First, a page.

From Digital Music News:
Sure, great music transcends borders. But music apps, for the most part, do not. It’s a strange state of affairs: the web is global in theory, yet in the ‘legit’ digital music world, it’s all about country-by-country restrictions and licensing hangups. Pandora is famously absent from the UK, one of the most important music markets in the world. Spotify took years to cross into the US, and just recently launched in Australia (after starting in 2008). YouTube regularly restricts videos if you’re in the wrong country. Turntable.fm is US-only.
But why do users play along? After all, if there’s any rule-of-thumb in the digital era, it’s that artificial restrictions and impositions routinely get dismantled or circumvented. High-priced tracks are available for free, songs unavailable on Spotify are available on YouTube, unreleased materials get leaked.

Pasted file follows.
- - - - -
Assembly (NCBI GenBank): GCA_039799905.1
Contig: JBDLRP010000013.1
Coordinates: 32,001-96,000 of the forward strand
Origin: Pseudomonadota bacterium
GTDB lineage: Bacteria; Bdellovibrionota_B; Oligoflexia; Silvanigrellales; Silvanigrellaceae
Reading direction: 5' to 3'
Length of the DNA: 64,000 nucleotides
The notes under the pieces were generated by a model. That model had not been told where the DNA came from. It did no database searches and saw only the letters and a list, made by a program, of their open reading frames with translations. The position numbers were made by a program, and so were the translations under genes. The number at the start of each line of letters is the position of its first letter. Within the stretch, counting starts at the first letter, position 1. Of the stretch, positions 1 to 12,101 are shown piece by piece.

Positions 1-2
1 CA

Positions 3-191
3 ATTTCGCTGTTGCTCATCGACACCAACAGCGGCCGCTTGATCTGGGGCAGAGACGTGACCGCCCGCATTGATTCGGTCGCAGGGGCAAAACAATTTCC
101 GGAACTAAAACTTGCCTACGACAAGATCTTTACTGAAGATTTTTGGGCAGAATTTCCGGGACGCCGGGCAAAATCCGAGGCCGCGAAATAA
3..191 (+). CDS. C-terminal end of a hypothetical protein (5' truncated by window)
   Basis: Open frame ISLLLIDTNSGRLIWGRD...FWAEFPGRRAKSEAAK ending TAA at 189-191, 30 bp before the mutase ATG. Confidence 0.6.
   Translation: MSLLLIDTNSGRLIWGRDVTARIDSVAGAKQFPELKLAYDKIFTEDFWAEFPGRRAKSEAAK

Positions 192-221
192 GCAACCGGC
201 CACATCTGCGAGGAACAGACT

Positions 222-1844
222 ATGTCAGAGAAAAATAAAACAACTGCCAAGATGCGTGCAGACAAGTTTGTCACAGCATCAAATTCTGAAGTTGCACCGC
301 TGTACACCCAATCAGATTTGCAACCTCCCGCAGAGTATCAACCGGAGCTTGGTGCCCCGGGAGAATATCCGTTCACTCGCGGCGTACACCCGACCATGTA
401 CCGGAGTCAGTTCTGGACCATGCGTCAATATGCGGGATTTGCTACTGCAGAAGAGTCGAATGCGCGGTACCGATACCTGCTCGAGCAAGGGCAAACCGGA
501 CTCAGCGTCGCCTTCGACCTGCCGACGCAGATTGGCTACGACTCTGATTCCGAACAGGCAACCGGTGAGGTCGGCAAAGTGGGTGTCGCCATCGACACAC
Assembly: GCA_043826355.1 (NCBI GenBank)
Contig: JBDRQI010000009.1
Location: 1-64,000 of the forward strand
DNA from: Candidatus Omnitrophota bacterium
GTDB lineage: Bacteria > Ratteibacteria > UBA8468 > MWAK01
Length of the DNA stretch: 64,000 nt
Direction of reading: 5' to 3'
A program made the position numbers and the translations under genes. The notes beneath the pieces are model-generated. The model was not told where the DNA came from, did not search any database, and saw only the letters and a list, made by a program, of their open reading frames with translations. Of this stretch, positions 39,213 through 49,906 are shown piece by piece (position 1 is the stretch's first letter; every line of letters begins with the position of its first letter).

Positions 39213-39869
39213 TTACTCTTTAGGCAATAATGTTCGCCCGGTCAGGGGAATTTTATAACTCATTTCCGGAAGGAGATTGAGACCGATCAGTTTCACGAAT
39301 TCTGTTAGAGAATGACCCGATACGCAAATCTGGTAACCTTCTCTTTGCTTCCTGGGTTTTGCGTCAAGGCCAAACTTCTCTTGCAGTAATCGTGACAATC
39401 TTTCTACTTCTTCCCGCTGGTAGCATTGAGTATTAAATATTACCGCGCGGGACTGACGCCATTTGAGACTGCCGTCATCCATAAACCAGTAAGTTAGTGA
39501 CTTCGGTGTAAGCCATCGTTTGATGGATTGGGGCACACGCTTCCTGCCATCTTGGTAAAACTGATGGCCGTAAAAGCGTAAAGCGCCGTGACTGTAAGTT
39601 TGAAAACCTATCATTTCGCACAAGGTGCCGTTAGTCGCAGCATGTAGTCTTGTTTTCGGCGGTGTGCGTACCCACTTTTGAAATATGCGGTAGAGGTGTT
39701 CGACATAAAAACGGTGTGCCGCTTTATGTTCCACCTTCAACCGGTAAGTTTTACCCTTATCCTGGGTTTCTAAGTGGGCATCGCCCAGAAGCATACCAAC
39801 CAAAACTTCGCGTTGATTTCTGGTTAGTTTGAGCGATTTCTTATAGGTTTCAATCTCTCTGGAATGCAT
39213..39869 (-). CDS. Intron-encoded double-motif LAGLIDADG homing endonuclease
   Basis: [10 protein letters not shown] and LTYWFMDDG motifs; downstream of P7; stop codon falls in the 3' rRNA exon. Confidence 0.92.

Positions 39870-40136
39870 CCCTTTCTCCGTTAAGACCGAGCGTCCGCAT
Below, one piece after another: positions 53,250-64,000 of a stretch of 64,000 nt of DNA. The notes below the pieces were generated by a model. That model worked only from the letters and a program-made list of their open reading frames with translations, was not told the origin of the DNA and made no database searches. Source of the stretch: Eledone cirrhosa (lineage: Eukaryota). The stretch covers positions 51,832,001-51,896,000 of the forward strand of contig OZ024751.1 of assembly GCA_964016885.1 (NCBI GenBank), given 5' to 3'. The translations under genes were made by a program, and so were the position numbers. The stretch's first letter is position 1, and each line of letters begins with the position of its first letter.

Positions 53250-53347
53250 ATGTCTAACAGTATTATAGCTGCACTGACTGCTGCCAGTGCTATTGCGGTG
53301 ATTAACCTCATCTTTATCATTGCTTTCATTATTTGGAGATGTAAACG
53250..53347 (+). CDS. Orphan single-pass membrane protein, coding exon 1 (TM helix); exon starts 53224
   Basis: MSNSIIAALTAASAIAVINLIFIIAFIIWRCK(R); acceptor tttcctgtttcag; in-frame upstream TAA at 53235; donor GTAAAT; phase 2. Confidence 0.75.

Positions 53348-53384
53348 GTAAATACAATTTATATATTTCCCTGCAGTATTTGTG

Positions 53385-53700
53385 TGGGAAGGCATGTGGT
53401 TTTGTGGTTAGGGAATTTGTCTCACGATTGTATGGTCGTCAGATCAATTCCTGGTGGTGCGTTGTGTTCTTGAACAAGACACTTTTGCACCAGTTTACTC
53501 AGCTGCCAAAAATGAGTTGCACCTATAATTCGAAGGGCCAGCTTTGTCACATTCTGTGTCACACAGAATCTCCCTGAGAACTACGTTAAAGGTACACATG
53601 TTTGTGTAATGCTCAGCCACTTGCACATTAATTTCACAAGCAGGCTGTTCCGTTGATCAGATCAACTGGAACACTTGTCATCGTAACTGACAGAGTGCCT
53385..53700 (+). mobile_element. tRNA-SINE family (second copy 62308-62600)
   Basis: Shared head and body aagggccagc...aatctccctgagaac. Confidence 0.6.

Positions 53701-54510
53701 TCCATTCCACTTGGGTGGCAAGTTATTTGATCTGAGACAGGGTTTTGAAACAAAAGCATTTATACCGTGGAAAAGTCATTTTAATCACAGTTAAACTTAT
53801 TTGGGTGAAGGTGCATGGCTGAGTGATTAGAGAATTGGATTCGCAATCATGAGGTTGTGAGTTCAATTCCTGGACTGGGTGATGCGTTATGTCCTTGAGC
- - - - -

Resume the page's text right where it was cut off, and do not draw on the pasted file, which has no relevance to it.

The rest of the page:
Yet, for some reason, users jumped up-and-down when Spotify came to the States; it was almost like it didn’t exist to Americans despite near-ubiquity in Europe. Which suggests that users – on the whole – are happy to circumvent and bypass if it’s incredibly easy, but loathe to jump through any hoops. Which would explain the hyper-success of platforms like Napster, and the erosion of download piracy towards free streaming. And in the case of Spotify, this is a company that is actively enforcing restrictions, prohibiting foreign credit cards, and generally making it difficult to cheat.
Continue reading the rest of the story on Digital Music News